When In Doubt.

“When in doubt have a man come through a door with a gun in his hand.”

Raymond Chandler. “The Simple Art of Murder.”

This nugget of tongue-in-cheek advice sometimes shows up in lists of quotations by famous writers, presumably as a solution to writer’s block or an intractable plot snarl. But its out of context. The full quote goes like this:

“This was inevitable because the demand was for constant action and if you stopped to think you were lost. When in doubt have a man come through a door with a gun in his hand. This could get to be pretty silly but somehow it didn’t seem to matter. A writer who is afraid to over-reach himself is as useless as a general who is afraid to be wrong.”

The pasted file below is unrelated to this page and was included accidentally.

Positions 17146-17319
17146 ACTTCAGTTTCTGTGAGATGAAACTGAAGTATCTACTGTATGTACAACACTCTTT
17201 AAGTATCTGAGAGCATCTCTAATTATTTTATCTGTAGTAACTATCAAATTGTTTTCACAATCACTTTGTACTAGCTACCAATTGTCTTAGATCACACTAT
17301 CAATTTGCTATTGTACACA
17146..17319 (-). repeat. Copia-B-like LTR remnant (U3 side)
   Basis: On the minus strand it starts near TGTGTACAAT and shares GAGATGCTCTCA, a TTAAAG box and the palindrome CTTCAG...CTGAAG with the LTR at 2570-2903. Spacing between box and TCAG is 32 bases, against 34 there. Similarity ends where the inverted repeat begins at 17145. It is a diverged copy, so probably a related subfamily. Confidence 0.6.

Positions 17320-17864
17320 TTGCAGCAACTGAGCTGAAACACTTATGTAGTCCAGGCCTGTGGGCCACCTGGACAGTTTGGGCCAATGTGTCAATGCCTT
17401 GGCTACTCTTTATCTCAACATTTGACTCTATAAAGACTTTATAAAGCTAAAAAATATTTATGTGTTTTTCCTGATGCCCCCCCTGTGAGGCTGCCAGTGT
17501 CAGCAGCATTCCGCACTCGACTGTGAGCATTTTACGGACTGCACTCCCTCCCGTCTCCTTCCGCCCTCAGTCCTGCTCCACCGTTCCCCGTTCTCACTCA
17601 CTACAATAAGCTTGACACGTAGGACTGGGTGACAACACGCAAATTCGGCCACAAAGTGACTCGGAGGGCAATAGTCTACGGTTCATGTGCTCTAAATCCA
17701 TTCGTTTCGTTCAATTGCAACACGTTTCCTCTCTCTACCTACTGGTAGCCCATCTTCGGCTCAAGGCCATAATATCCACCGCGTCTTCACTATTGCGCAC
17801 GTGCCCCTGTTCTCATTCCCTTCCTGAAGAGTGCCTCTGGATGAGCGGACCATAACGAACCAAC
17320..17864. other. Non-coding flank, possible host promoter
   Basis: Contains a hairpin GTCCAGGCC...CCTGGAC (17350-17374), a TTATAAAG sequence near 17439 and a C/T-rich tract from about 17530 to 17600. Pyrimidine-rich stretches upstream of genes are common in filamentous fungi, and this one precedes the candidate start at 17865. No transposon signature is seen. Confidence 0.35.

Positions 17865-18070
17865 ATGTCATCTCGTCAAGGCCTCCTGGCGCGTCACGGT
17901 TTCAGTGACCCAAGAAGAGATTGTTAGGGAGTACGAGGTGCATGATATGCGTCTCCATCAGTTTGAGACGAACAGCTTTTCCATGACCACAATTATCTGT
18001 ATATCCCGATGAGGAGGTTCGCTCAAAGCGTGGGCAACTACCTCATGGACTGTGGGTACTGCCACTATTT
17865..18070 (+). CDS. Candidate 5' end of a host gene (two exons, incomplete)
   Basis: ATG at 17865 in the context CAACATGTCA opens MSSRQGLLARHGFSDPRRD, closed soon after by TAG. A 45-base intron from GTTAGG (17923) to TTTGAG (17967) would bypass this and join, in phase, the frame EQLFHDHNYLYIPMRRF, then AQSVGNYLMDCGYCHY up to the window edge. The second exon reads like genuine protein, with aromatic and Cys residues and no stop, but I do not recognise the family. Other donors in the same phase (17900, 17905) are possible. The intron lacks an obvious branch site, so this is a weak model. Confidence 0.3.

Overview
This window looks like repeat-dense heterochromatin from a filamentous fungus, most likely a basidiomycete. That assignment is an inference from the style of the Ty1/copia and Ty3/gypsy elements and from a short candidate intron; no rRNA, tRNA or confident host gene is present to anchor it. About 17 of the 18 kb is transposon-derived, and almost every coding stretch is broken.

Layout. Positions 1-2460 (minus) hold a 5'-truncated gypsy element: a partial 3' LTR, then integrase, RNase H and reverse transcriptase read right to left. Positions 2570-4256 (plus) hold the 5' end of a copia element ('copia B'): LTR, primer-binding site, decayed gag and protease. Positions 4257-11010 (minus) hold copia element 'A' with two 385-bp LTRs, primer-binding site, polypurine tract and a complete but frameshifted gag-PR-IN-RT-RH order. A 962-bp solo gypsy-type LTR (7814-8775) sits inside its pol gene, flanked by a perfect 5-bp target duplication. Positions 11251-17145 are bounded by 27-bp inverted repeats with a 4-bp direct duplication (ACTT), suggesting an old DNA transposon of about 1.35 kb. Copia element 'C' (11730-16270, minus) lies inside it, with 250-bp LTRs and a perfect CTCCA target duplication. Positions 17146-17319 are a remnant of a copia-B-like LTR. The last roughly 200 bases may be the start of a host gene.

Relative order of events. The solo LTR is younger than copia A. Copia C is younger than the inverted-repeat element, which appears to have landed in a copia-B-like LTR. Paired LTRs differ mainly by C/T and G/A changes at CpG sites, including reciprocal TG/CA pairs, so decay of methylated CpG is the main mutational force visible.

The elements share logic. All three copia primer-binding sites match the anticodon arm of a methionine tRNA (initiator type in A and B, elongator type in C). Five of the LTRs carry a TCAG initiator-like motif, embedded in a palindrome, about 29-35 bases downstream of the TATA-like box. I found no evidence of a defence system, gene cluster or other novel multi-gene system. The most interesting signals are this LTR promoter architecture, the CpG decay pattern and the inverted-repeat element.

So Chandler wasn’t suggesting it at all. He was bemoaning the sort of crass, formulaic devices writers used as a substitute for real ingenuity, true invention, genuine creativity. Just throw a gun in the scene. Spill some blood. Have some babe start taking her clothes off.

Times haven’t changed very much.

But before this devolves into an indictment of popular taste and cheap sensationalism, I want to take a different look. Personally, I’ve always liked that bit of advice. Guns have yet to make an appearance in my books, but it works on so many other levels. When in doubt, do something big. Throw a monkey wrench into the works. Mess things up. Make it worse. (The fact that at no point in your carefully constructed outline do you mention anyone coming through a door brandishing a gun matters not in the least. Outlines are made to be ignored.) Who is this guy? Why has he got a gun? What does he want? Presumably, you’ll have to answer these questions in time, but meanwhile—holy crap! He’s got a gun!

So do something. Continue reading “When In Doubt.”